Freed Chinese Bishop a Mystery Figure

Times Staff Writer

On July 3, in a move that was widely interpreted as a gesture of good will toward the Roman Catholic Church, Chinese authorities announced the release of the Vatican-appointed bishop of Shanghai from the prison where he had been locked up since 1955.

More than three months later, the prelate, Ignatius Kung, 84, has become a mystery figure in China.

Officials of the Chinese Patriotic Catholic Assn., the government-controlled organization which does not recognize the Vatican, have blocked all public access to Kung and it remains unclear how much freedom he is being allowed.

Kung, whose Chinese name is Gong Pinmei, had been incarcerated for three decades for "high treason." He was probably the most famous of the thousands of Catholic priests imprisoned in China for their refusal to abandon their loyalty to the Vatican and to recognize a separate state church set up by the Communist regime.

'Showed Repentance'

At the time of his parole in July, the official New China News Agency said Kung had "admitted his crime and showed repentance." A day later, a Chinese news report said Kung had "kissed the ring" of the Chinese-appointed bishop of the Catholic Patriotic Diocese of Shanghai and had agreed "to act under the bishop's guidance."

Since then, Kung has reportedly remained under the protection or control of officials of the Catholic Patriotic Assn. in Shanghai. He has not attended Mass or appeared anywhere else in public. No foreign reporters have been permitted to speak with him.

The only reported interview with Kung was conducted by another official outlet, the China News Service, which last July, just after his release, quoted him as saying, "Though I am quite advanced in years, I will do my best to contribute to the modernization of China."

In September and again last week, spokesmen for the Shanghai Patriotic Catholic Assn. turned down requests by The Times to see Kung.

An association spokesman explained that Kung wishes to rest and does not wish to see any visitors. The spokesman declined to let a reporter speak directly with Kung over the telephone.

Good Health Reported

A spokesman for the Patriotic Assn. said last week that Kung is in good health. But the spokesman said it is still not clear exactly when Kung will be ready or willing to appear in public, to talk over the telephone, or to meet with a foreign reporter.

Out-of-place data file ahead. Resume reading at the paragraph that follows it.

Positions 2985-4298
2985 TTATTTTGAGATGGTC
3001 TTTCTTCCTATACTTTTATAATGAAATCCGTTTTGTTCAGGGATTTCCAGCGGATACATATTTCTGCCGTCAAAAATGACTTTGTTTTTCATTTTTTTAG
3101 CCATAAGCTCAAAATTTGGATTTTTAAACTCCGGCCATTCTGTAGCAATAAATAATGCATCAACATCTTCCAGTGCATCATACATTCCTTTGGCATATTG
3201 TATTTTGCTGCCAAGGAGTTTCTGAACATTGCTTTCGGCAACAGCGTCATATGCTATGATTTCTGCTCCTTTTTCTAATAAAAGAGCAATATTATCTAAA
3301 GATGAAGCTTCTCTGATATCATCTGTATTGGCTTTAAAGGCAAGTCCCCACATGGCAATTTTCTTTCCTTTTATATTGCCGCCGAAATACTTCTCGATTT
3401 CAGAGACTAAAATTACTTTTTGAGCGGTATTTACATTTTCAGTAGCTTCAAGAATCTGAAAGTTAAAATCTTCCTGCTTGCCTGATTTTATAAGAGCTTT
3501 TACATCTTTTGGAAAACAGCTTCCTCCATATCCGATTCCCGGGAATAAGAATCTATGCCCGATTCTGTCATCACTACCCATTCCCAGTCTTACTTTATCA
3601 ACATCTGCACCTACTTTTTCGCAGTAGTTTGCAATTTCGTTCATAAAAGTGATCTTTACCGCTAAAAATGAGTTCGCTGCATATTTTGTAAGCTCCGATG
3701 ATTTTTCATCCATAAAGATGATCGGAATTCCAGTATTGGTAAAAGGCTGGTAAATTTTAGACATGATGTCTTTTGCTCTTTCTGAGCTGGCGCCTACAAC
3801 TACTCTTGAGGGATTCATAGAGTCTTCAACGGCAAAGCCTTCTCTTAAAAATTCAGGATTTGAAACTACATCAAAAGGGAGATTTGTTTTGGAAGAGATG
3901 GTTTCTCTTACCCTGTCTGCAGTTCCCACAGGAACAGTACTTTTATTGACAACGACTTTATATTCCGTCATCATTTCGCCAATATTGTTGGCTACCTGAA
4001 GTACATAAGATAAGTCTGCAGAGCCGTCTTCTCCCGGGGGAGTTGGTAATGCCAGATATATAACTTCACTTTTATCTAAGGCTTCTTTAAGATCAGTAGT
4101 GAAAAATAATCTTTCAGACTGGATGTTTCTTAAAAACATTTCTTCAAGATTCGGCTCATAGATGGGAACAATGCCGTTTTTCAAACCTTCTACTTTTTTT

According to the spokesman, Kung is not under house arrest and enjoys complete freedom to move about Shanghai. The spokesman said that while Kung does not go to Mass, he participates in religious activities on an "individual" basis.

According to Roman Catholic priests in Hong Kong, Kung had originally been incarcerated in the old British prison in Shanghai. "I met people in prison with him," one source said. "In prison, at least for a time, he was well treated."

Until the beginning of the Cultural Revolution in 1966, Kung had two rooms to himself and was permitted access to books. During the Cultural Revolution of 1966-76, Kung, like most other prisoners, was apparently accorded much harsher treatment and was reportedly kept for a time in a labor camp in rural Anhui province. He was subsequently returned to the Shanghai prison.

Kung's release in July was hailed by Vatican officials as a sign that a reconciliation with the Chinese government might be in the offing.

Vatican Statements

In late July, Pope John Paul II told a gathering of 10,000 people in St. Peter's Square in Rome that the Catholic church "is sympathetic to the commitment to modernization and progress in which the Chinese people are engaged."

Archbishop Achille Silvestrini, the Vatican secretary for public affairs, praised the release of Kung and said, "We wish the dialogue (with China), which was so unfortunately interrupted after 1945, may start again."

The Chinese Foreign Ministry has maintained that the Vatican must first sever its diplomatic relations with Taiwan before there can be any rapprochement between Rome and Peking.

China's Patriotic Catholic Assn., established in 1957, is run by the government's Bureau of Religious Affairs. The bureau itself is under the guidance of the United Front Work Department of the Communist Party Central Committee.

According to a 1984 report by the human rights group Amnesty International, at least 10 other Roman Catholic priests are still being confined in China for continuing to profess loyalty to the Vatican and refusing to cooperate with the official Chinese church.

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